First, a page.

Volunteers help out during Mayor’s Cleanup Day

Volunteers help out during Mayor’s Cleanup Day



MERIDEN — Mayor Kevin Scarpati believes that the bi-annual Mayor’s Cleanup Day is having a permanent, positive influence on the beautification of the city.

“There are still areas I drive by that we cleared up two or three years ago that are still doing well. It’s made an impact,” he said.

Dozens of volunteers assembled on the Meriden Green Saturday morning to fan out around the city and remove litter and bulky waste from targeted areas. They focused their efforts on the Green, East Main Street, Paddock Avenue, the bleachers and concession areas at Falcon Field, West Main and South Vine street, State Street Ext. near the Center and Camp Street loop, Bunker Street, the Cook Avenue and West Main Street area, and the vicinity off Crown and Olive streets.

Scarpati’s office, along with the Council of Neighborhoods, the Parks and Recreation department and the police, identify areas of the city that require sprucing using constituent feedback and their own observations.

Some areas, like Capital Avenue and Bacon Street, are always on the city’s radar.

“Those are areas of the city where we always have bulky waste litter,” he said. “They are somewhat isolated in nature. There is a not a hearty presence in traffic or residential homes.”

Edwin Hernandez, a 28-year employee of the Parks and Recreation Department, was leading a group of student volunteers at 141 Olive St., an abandoned home. They filled the back of a truck with garbage, debris, rotting mattresses, and other detritus. When a home becomes abandoned it become a dumping ground, he said.

“There is everything here but the kitchen sink,” Hernandez said. “Anything that we can get off the street or the sidewalk helps.”

Like Scarpati, Hernandez has seen the benefit of the event.

“It’s getting better. There are a lot more volunteers helping out, trying to beautify the city,” he said.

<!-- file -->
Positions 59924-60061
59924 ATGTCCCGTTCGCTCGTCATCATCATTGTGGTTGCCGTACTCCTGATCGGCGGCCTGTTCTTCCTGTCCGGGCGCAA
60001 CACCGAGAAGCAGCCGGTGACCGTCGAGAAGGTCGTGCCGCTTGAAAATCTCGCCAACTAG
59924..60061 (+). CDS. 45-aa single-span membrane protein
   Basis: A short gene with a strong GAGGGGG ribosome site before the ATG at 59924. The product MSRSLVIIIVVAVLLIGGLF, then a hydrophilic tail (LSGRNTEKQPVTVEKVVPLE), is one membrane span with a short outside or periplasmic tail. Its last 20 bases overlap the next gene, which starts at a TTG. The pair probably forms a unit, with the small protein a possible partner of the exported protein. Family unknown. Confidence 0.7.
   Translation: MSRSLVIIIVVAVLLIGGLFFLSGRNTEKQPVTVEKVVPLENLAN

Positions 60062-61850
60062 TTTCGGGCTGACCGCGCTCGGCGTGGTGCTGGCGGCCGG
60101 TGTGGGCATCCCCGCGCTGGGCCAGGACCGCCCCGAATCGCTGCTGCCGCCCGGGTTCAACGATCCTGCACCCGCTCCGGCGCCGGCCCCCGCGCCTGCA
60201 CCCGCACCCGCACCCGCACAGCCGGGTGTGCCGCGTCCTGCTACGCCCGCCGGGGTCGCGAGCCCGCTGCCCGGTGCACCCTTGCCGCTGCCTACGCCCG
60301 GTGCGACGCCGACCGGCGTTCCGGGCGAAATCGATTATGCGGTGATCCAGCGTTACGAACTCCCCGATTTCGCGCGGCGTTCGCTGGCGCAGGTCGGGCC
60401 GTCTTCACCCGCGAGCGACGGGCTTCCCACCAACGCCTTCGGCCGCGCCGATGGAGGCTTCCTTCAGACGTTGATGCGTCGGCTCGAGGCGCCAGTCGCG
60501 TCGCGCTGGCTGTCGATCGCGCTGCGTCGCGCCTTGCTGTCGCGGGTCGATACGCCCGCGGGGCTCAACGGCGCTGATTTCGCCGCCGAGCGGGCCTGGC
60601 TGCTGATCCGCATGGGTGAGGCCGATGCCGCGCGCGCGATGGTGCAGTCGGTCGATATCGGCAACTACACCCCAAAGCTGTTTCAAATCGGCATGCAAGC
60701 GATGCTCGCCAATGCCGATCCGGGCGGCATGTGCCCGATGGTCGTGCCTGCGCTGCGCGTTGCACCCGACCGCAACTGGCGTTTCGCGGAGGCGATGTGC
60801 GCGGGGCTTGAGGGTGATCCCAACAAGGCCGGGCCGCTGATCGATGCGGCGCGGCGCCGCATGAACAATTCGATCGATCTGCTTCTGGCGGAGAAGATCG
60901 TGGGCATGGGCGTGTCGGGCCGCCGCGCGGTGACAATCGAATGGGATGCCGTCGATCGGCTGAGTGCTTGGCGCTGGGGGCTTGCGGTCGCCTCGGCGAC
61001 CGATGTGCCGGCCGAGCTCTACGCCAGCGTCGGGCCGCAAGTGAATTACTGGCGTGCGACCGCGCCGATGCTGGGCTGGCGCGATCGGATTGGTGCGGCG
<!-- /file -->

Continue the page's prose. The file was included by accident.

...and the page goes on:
Mayor’s Clean Up Day also gives city high school students an opportunity to earn the 20 hours of community service they require for graduation.

“They like to see what they can bring to the city,” said Justin Mitchell, the freshman basketball coach at Platt High School.

A group of students working on the Green represented Platt’s Connecticut Climate Action club, an organization devoted to improving the natural environment. These concerned teens see the gravity of climate change and want to be part of the solution.

“I already have my hours, but I want to help out,” said Nayely Galvez-Salazar, a senior.

Daniel Hand, a junior, gave up a football game on Friday to attend the Global Climate Strike in New York City.

“I got a lot of slack for going, but I feel like the planet is more important than some game. It was an amazing experience, being around thousands of people with the same mindset as you,” he said.

Awareness among students about the gravity of the situation is spreading and they are looking for ways to have an impact. Mya Flis, a junior, said the group will re-plant native species in the trails around their school.

On Saturday, however, making sure the Meriden Green is clean will have to be a proxy for tackling bigger issues. “We love the Earth and we want to see it be safe,” said Refat Hossain, a senior.

 

 

 


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